OSHA Issues Confined Spaces Final Rule


By Roy Maurer May 6, 2015

The Occupational Safety and Health Administration (OSHA) issued a final rule May 1, 2015, to protect construction workers in confined spaces.

The standard provides construction workers with similar confined space protections as those in general industry, with some differences tailored to construction worksites.

People working in confined spaces can face life-threatening hazards including toxic substances, electrocution, explosions and asphyxiation, according to OSHA.

The agency defines confined spaces as work areas large enough for workers to enter and perform certain jobs but not necessarily designed for people. Confined spaces have limited or restricted means for entry or exit and are not designed for continuous occupancy. These work areas include tanks, vessels, silos, storage bins, hoppers, vaults, pits, manholes, tunnels, equipment housings, ductwork and pipelines.

Confined spaces that require permits contain or have the potential to contain a hazardous atmosphere, material that could engulf a worker, a design which could trap or asphyxiate a worker, or any other recognized safety or health hazard, such as unguarded machinery, exposed live wires, or heat stress.

The final rule generally mirrors the 1993 general industry standard, according to OSHA.However, there are some modifications, including requiring continuous air monitoring of confined spaces, initial jobsite evaluation by a “competent person,” information-sharing among employers and coordination with rescue teams prior to entry. The construction standard makes the controlling contractor and not the host employer the central point of safety information exchange.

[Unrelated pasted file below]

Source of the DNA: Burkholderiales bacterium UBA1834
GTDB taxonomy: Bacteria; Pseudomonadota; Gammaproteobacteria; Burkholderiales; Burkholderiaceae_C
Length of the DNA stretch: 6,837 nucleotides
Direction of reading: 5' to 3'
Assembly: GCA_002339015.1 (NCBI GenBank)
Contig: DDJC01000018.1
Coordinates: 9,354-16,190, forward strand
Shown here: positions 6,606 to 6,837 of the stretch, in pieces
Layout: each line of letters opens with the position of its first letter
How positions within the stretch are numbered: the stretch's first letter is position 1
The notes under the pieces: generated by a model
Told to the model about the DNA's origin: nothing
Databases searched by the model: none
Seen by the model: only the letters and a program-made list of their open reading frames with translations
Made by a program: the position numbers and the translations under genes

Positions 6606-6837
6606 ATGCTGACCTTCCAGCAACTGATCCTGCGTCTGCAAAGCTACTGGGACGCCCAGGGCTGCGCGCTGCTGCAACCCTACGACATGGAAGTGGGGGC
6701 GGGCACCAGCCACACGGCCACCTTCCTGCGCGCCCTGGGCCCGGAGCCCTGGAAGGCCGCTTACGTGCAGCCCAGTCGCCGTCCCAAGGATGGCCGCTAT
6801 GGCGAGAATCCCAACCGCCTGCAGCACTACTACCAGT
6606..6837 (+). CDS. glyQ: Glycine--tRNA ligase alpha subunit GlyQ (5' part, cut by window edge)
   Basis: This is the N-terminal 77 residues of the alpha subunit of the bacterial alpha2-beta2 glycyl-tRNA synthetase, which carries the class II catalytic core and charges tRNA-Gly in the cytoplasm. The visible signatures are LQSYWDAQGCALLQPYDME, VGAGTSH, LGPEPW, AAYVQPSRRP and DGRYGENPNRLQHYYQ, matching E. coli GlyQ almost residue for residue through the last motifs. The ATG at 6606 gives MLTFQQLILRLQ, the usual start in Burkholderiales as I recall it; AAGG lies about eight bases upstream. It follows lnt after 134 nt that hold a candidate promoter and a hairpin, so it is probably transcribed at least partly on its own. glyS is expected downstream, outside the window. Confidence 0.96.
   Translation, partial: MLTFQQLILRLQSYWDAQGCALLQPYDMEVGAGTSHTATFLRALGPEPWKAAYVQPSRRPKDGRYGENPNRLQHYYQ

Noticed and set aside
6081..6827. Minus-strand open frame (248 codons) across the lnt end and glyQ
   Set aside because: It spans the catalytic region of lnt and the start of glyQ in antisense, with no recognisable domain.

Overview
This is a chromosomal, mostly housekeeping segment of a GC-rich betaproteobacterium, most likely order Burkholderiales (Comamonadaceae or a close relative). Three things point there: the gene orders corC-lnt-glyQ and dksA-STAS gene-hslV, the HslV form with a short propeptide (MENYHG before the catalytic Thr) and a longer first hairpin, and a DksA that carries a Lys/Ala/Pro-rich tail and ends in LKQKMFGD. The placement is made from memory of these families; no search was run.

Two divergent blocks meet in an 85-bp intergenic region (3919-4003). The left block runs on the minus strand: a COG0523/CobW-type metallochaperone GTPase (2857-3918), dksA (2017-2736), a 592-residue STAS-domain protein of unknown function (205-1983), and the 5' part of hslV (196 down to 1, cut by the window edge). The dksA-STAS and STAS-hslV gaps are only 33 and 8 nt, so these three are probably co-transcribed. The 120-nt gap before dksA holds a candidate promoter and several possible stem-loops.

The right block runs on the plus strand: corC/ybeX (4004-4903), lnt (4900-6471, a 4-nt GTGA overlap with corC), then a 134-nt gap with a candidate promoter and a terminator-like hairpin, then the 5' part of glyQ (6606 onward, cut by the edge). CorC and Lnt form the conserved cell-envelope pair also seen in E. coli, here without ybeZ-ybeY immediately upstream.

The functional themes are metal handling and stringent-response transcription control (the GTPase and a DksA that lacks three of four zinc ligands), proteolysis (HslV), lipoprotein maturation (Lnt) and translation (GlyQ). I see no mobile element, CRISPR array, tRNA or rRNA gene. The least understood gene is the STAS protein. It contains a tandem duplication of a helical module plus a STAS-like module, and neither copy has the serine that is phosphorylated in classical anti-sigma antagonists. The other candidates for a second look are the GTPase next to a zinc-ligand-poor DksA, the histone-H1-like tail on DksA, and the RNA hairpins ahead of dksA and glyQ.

The final rule is the “culmination of decades of work by the agency,” said Assistant Secretary of Labor David Michaels in a press teleconference. “Unlike most general industry worksites, construction sites are continually evolving, with the number and characteristics of confined spaces changing as work progresses. This rule emphasizes training, continuous worksite evaluation and communication requirements to further protect workers’ safety and health,” he said.

The agency pointed out that if a contractor is adhering to the construction rule, even if the project technically should fall under the general industry standard, then it won’t be cited. On the other hand, if contractors abide by the general industry standard when the construction rule applies, they will be penalized.

The standard takes effect Aug. 3, 2015. Compliance assistance material and additional information is available on OSHA’s Confined Spaces in Construction Web page.

Roy Maurer is an online editor/manager for SHRM.

Follow him @SHRMRoy

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